More than 44 million people across the globe live with some form of dementia, a number projected to rise to 135 million by 2050.
Uncovering the root causes of Alzheimers and other neurodegenerative diseases has consumed and often stymied researchers for decades. As the search continues, the emotional and financial costs to individuals, caregivers and societies skyrocket.
But progress is being made.
At the second annual Aging Research and Technology Summit held at UC Berkeley on September 17, leading researchers, academics, technologists, caregivers and older adult advocates gathered to present their efforts to confront the crisis of dementia and other brain disorders.
The theme of this year’s summit was “Disrupting Neurodegenerative Diseases.” Hosted by the Osher Lifelong Learning Institute (OLLI), and several other UC Berkeley campus partners, it showcased emerging findings and novel innovations as well as fostered a robust cross-pollination of ideas and voices — interdisciplinary collaboration rarely seen at such conferences.
Thomas Insel, former director of the National Institute of Mental Health and co-founder and president of MindStrong Health, delivered the morning keynote. He focused on digital phenotyping, which uses data sets to learn about human feelings and behaviors. “For brain disorders, symptoms are the last things to happen. Digital technologies can provide insights for early interventions.”
Randy Schekman, Nobel laureate and professor of Molecular and Cell Biology at UC Berkeley, spoke about fostering collaboration and resources to better understand the underlying causes of Parkinson’s disease. Listen to his presentation on Berkeley Talks.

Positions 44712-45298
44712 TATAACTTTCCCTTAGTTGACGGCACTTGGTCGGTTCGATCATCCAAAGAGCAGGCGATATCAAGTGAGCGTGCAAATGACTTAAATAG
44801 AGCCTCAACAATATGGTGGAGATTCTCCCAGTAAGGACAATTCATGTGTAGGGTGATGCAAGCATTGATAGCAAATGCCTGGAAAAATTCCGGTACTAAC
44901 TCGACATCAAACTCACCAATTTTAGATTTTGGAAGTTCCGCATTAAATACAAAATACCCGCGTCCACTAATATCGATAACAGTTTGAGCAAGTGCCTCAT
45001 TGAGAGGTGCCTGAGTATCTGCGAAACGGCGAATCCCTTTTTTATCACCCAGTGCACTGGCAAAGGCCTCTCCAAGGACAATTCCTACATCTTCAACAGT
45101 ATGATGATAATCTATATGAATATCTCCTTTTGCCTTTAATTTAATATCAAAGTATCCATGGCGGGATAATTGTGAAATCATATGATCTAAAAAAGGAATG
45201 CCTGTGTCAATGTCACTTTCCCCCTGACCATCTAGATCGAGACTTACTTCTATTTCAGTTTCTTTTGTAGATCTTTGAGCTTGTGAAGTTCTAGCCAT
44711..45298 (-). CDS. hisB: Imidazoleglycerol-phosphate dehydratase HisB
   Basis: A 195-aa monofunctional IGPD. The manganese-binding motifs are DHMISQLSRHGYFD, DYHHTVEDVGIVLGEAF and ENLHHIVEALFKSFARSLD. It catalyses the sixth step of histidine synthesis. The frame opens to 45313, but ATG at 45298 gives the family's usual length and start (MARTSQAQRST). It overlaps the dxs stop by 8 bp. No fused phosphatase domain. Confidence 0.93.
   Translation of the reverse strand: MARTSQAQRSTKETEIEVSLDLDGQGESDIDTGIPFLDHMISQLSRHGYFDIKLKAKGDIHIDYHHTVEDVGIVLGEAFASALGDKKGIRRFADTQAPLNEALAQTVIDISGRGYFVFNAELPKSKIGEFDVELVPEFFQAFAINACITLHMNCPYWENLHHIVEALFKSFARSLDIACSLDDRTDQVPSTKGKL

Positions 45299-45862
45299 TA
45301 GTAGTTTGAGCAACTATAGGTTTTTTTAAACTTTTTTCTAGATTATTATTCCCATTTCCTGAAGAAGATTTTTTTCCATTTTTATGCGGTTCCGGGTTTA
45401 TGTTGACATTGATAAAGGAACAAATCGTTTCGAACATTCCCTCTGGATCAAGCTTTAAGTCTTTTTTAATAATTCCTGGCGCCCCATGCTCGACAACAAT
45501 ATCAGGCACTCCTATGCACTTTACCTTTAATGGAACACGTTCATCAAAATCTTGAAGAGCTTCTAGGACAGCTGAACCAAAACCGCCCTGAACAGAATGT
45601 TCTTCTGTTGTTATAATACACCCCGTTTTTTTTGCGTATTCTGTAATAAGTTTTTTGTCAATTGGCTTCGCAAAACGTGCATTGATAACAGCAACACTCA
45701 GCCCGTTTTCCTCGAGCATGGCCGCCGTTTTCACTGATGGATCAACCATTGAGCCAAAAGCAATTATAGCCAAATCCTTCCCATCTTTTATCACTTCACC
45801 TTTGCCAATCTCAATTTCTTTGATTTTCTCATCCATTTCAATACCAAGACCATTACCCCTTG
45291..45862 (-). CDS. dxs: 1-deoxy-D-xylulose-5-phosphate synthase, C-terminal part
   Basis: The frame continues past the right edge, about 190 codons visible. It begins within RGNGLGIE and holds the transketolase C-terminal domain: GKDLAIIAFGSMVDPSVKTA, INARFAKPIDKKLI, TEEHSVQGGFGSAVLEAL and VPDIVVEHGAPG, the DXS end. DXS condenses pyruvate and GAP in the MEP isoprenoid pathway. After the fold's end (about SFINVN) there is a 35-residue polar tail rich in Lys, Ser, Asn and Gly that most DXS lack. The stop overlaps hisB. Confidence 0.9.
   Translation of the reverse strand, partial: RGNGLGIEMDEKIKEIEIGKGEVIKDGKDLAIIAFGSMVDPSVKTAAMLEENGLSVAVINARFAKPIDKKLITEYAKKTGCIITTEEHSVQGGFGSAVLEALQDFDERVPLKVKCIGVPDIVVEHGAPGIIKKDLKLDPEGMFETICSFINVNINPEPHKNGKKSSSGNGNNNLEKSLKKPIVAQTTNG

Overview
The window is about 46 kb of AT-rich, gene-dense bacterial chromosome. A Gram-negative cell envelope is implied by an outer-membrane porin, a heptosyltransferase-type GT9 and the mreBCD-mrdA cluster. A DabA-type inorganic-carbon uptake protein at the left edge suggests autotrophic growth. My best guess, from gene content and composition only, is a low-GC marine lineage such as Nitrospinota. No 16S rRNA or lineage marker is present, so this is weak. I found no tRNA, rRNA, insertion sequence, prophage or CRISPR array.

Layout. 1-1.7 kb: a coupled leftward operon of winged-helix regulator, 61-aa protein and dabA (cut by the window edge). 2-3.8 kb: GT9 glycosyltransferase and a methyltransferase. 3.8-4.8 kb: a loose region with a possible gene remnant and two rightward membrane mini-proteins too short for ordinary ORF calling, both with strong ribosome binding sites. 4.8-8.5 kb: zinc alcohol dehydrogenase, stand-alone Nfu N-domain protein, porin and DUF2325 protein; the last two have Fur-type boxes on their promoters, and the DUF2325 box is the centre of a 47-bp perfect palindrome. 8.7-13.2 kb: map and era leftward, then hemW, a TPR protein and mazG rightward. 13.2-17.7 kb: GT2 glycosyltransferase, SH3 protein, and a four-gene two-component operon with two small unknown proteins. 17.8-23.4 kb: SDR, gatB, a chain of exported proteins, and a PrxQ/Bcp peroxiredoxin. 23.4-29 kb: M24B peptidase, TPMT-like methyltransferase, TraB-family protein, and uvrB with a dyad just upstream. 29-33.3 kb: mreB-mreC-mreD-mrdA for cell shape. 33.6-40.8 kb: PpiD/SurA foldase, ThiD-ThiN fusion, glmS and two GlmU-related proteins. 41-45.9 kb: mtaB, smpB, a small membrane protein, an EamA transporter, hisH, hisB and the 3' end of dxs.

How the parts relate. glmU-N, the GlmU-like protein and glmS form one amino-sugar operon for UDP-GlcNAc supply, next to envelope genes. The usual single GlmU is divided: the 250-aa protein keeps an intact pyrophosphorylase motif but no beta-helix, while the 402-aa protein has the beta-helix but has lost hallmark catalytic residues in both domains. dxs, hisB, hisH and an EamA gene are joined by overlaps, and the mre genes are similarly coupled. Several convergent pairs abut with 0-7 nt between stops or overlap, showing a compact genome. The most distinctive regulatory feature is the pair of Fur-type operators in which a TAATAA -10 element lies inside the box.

Panel discussions by academic and industry leaders occurred throughout the day. Susan Hoffman, director of OLLI @Berkeley, led a conversation focused on the role lifestyle factors play in neurodegenerative disease. “People who have been using their brains, taking classes,” said Ed Blonz of the Department of Clinical Pharmacy at UCSF, “they are going to have more cognitive reserves.”
John Schwartzberg, clinical professor emeritus at UC Berkeley’s School of Public Health, agreed, saying “The more cognitive reserve you have, the less likely you were to develop dementia, even in the presence of brain pathology.”
UC Berkeley and global entrepreneurs presented their solutions to meet the challenges of neurodegenerative diseases. Among the speakers were Iain McIntyre, CEO and co-founder of Humm, the maker of the Bioelectric Memory Patch; Coleman Fung, founder of Blue Gogi, which produces interactive fitness; and George Netscher, CEO of SafelyYou, an AI-enabled care program. OLLI members worked with all three of these companies to help further the development of their technologies.
In a midday address, UC Berkeley Chancellor Carol Christ thanked the participants for advancing the dialogue needed to facilitate the research into learning about the human brain. She pointed out, “We take particular delight in having our retirees and OLLI members participate in this summit. They are our engaged partners in this research and its practical application. It’s such a wonderful partnership.”
The Summit was hosted by the Osher Lifelong Learning Institute (OLLI), the Center for Information Technology Research in the Interest of Society and the Banatao Institute (CITRIS), the Fung Fellowship for Wellness and Technology Innovations, the Center for Research and Education in Aging (CREA), the Center for Technology and Aging (CTA), the Berkeley Brain Initiative, and the Center on the Economics and Demography of Aging (CEDA).